We had to take a time out in order to pat-dry the poker table, wipe down the cards, and for Jesse and me (but mostly for Jesse) to dry ourselves off. I held up my freshly sprayed hands, surgeon-style, and stood up as I said, “Bio-hazard. Coming through.” I then noticed Jesse’s Diet Pepsi, and I asked him if he wanted me to throw it out. He said yes, so I grabbed it on my way to the kitchen.

Arizona then said that we were acting like he was going to kill us with his expectoration.

So I then said, “Dude, you just got out of college. There’s no telling what kind of nasty stuff you’ve been involved in,” which, if you think about it, is a pretty nice compliment.

But not as nice as the one that he had given me.

I have made people bend over backward in their chairs with laughter. I have made people double over with laughter. Hell, I've even made people cry. But I’d never gotten the classic spit take. It may have been the greatest compliment that anyone has ever paid me.

What Do I Know?: We’re listening to the “Classic Rock,” as one is wont to do at a poker game among manly men, when Kansas’s “Carry On, My Wayward Son,” starts playing.

That’s when, moved by inspiration, I say, “Little known fact: Kansas is actually from Alabama.” And then, to work the bit, I said, “And Alabama is actually from Missouri.” That got some laughs, but only because the guys thought that I was serious and was just offering a funny curious fact.

That’s when I told them that I had made the whole thing up.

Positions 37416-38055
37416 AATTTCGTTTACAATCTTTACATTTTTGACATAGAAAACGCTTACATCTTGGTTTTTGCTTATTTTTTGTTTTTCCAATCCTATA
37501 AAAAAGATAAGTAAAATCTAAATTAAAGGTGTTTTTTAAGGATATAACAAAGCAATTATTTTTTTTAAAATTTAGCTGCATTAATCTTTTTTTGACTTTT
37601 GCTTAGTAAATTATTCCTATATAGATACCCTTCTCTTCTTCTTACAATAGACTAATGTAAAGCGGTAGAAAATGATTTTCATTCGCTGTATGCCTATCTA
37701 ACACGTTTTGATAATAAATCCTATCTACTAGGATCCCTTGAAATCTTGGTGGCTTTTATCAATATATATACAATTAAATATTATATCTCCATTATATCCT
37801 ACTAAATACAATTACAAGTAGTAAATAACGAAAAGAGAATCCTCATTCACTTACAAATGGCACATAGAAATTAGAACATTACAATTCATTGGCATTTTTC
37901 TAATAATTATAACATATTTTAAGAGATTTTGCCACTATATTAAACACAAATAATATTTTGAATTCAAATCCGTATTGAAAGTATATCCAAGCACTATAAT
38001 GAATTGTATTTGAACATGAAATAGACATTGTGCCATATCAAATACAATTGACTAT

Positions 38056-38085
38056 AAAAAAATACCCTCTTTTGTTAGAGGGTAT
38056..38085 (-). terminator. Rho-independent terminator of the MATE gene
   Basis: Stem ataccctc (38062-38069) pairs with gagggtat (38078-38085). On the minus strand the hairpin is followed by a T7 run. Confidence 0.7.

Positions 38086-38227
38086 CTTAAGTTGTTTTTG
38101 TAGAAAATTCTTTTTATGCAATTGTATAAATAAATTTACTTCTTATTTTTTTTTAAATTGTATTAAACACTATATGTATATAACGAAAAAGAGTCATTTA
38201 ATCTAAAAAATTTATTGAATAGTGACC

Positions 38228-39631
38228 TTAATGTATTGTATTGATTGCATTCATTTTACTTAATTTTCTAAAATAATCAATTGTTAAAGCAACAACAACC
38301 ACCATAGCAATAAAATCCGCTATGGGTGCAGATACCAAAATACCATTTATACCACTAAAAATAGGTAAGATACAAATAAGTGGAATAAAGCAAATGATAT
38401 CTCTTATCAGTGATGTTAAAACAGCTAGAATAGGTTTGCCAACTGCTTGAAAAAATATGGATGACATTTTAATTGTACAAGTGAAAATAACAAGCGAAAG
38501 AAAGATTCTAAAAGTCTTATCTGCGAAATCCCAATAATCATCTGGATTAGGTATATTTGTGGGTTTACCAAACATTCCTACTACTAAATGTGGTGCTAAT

One Thing That I Know to Be True: Rush sucks. When one of Rush’s songs started to play, I went into an invective-laced attack. Ice jumped right in with some powerful and profane observations of his own. Geddy Lee has got to be kidding. If America ever needs a reason to invade Canada, the fact that it's the birthplace of Rush is enough. How can you be that awful and not know?

It Was a Bloodbath: Well, the winning streak was bound to end, and it did so, in spectacular fashion. I dropped $175.75, which is my biggest loss for the year. I also boned the YTD down to +$253.75 and the overall also took a boning, arriving at 23-18.

I had been close to even for most of the night, but then I was nearly done with my First Hundred™. I bought the Second Hundred™, hoping that I could use it to start some type of comeback.

I was about ten minutes from having to leave when I flopped two pair in a game of Omaha High-Low, $20 each went in on that round. I made a full house on the turn, and much money got in then, too. On the river my boat got counterfeited by a Jesse’s better boat, and I lost over $35 on that hand. Needless to say, I nearly burned through the entirety of the Second Hundred™ in almost no time at all.

And then, in the last few minutes before my departure time, I finally flopped a dead solid hand that couldn’t be put in any jeopardy by what fell on the turn or the river. I had flopped a set and then turned a boat, but I didn’t get much action and didn’t make much money. That was my night.

It’s Embarrassing: After having three solid, if not exactly spectacular, games, I gave away nearly all of the money that I had made in September. I did manage to make $16 straight for the month, but anybody can make that on one medium-sized hand.

Goddamn it.

(Editor’s Note, 16 June 2008: This Poker Report's title comes from Gillian Welch's song, Revelator. [I'm going to link to the video, but I should warn you that a poor lens choice was made and everything looks unpleasantly distorted.] Ms. Welch has a lovely voice and the lyrics are pretty incredible, even though it took me forever to figure out what a katy is.

Think I’ll go back to Cali where I can sleep out every night
And watch the waves and move the faders

I'm not sure what she means by faders, but it sounds so beautiful that I don't care.)


You brought the comedy to a new level with this post. Who doesn't like reading these? Seriously. -Arizona